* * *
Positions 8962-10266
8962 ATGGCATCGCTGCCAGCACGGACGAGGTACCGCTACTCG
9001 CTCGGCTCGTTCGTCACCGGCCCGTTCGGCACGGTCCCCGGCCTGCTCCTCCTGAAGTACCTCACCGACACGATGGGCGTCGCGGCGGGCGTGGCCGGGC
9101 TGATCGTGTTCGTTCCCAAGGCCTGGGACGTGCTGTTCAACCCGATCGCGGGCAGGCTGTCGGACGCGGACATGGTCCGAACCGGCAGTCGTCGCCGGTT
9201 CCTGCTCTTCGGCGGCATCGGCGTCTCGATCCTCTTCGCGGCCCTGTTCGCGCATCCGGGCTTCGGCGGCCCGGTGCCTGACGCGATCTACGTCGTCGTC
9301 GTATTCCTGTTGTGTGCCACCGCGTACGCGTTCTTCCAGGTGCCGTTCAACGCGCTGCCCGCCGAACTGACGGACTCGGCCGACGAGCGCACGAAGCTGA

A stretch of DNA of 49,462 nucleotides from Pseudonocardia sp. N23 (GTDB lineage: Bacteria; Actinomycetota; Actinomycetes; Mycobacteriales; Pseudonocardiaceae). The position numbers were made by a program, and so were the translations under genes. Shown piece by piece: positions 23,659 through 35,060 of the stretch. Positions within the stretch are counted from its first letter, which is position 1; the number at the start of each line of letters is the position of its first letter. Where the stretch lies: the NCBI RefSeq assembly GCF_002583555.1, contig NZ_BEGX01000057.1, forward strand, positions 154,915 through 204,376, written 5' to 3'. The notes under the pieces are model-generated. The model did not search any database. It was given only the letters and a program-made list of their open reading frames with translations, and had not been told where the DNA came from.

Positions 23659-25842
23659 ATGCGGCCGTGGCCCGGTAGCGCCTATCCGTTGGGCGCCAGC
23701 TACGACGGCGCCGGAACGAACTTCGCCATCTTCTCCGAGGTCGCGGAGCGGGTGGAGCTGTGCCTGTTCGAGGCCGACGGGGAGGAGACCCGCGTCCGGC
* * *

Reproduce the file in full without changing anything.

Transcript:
Positions 8962-10266
8962 ATGGCATCGCTGCCAGCACGGACGAGGTACCGCTACTCG
9001 CTCGGCTCGTTCGTCACCGGCCCGTTCGGCACGGTCCCCGGCCTGCTCCTCCTGAAGTACCTCACCGACACGATGGGCGTCGCGGCGGGCGTGGCCGGGC
9101 TGATCGTGTTCGTTCCCAAGGCCTGGGACGTGCTGTTCAACCCGATCGCGGGCAGGCTGTCGGACGCGGACATGGTCCGAACCGGCAGTCGTCGCCGGTT
9201 CCTGCTCTTCGGCGGCATCGGCGTCTCGATCCTCTTCGCGGCCCTGTTCGCGCATCCGGGCTTCGGCGGCCCGGTGCCTGACGCGATCTACGTCGTCGTC
9301 GTATTCCTGTTGTGTGCCACCGCGTACGCGTTCTTCCAGGTGCCGTTCAACGCGCTGCCCGCCGAACTGACGGACTCGGCCGACGAGCGCACGAAGCTGA

A stretch of DNA of 49,462 nucleotides from Pseudonocardia sp. N23 (GTDB lineage: Bacteria; Actinomycetota; Actinomycetes; Mycobacteriales; Pseudonocardiaceae). The position numbers were made by a program, and so were the translations under genes. Shown piece by piece: positions 23,659 through 35,060 of the stretch. Positions within the stretch are counted from its first letter, which is position 1; the number at the start of each line of letters is the position of its first letter. Where the stretch lies: the NCBI RefSeq assembly GCF_002583555.1, contig NZ_BEGX01000057.1, forward strand, positions 154,915 through 204,376, written 5' to 3'. The notes under the pieces are model-generated. The model did not search any database. It was given only the letters and a program-made list of their open reading frames with translations, and had not been told where the DNA came from.

Positions 23659-25842
23659 ATGCGGCCGTGGCCCGGTAGCGCCTATCCGTTGGGCGCCAGC
23701 TACGACGGCGCCGGAACGAACTTCGCCATCTTCTCCGAGGTCGCGGAGCGGGTGGAGCTGTGCCTGTTCGAGGCCGACGGGGAGGAGACCCGCGTCCGGC